This wonderful recovery story was sent in to me this week.
Hi everyone, I am a community-based therapist in the Bay Area. I have struggled with binge eating since I was an adolescent. I have come a long way from the person I was at seventeen, and feel much healthier in my mind and body. I still struggle sometimes, but have created a primarily healthy adult life. The most valuable thing I’ve learned over the years is how to take care of myself. My hope is to offer a perspective and some support that stems from a combination of my professional and personal experiences.
When I was in my late teens, a very wise person told me “you just need to change the tapes in your head.” Part of me wanted to run to the snack drawer in my family’s kitchen and inhale the homemade scones or cookies that I’d abstained from all week. “Just change those tapes” I thought, “that’s it,” I muttered under my breath in a huff. I was angry and sad and anxious, and in that moment at seventeen that advice felt like an insurmountable chore. I had to lose weight first. I had to go for a run. Would I ever look like I did when I was sixteen? I had to do get thin again. My gaining weight was probably why the boy I thought I loved broke up with me. It was clear that these were the exact tapes I was being told I needed change, but I didn’t see them as tapes. These were true, and if I started thinking – a walk would feel good or my boyfriend and I weren’t right for each other or I was wonderful just the way I was – then I was only covering up the truth; lying to myself so I would feel better.
I’ve come a long way since seventeen. Recovering from an eating disorder is absolutely a process that often involves several different kinds of support and levels of self-discovery. However, just as this blog talks about the power of language – fat talk, thinking you have to do this or that – an important piece of recovery is changing those tapes, and it may be a good place to start. Over the years, it has also become apparent to me that we too often privilege negative over positive thought. This privileging can be attributed to the fear that focusing on positive thought means you are giving up or lying to yourself. I have certainly been scared that focusing on the positives will mean the truth will come back and hurt. But when we think about it, negative and positive thoughts are created in the same place, so why would we not give them equal voice? And to take that step further, consider how negative thoughts impact your life…if I think, “I can’t have a good day unless I run” it doesn’t serve me at all, but instead I feel trapped and unable to gain consistent contentment in my life. If I then think, “I will have a good day because I am strong and capable” that is no less true, and I feel empowered and competent.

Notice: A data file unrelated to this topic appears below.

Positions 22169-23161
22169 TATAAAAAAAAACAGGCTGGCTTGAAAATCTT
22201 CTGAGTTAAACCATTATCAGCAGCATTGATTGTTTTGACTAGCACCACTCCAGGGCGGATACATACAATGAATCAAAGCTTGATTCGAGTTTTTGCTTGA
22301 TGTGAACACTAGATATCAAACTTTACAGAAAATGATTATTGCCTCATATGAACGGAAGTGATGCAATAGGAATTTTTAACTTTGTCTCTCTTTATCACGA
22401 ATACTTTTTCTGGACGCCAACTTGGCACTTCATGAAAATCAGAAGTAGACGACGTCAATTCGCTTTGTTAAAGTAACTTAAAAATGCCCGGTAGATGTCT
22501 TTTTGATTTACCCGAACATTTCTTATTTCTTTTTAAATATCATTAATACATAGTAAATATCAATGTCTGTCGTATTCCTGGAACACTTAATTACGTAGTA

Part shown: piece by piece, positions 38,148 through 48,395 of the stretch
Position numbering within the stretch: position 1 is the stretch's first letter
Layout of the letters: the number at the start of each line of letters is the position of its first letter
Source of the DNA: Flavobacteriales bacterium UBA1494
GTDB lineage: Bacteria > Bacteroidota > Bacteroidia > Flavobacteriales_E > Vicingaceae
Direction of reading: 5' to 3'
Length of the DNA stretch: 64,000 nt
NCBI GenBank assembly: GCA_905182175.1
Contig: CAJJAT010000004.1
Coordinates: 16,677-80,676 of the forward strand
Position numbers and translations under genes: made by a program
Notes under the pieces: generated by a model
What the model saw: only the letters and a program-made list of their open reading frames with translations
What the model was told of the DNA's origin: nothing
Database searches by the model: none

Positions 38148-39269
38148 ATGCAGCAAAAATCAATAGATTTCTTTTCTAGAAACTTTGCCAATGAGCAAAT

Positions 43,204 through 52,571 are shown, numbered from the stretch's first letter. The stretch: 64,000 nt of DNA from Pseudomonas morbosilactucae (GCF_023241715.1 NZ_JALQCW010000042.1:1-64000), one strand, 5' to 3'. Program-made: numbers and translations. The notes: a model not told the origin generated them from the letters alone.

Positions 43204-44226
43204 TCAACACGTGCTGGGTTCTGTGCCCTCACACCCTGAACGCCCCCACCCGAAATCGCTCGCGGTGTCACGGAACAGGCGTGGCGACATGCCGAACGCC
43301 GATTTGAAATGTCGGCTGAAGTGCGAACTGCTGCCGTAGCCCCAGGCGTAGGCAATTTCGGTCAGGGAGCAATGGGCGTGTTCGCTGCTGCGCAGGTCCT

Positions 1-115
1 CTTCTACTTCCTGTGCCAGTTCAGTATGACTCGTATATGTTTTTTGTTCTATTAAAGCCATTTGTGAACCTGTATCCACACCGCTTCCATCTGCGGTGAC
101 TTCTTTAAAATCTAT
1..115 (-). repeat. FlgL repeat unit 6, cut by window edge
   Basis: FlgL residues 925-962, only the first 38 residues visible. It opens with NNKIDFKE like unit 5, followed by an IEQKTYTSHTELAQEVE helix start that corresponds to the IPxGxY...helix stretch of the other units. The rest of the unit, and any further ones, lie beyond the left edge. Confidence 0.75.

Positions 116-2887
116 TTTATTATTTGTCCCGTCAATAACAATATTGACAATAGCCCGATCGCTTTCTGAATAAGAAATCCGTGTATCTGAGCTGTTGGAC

So, that wise person was onto something. It took me a long time, and the forming of my frontal lobe, to recognize the power in what we say to ourselves. I am certainly not immune to negative thinking, but I am better at stopping those thoughts or at least questioning why I am giving them power. I encourage you to do the same. If you have negative thoughts, pause, ask yourself where they stem from, learn from them, and then flip them upside-down.
Thanks for reading.
If you have a recovery story that you’d like to share here, please submit it to bingeeatingtherapy (at) gmail (dot) com.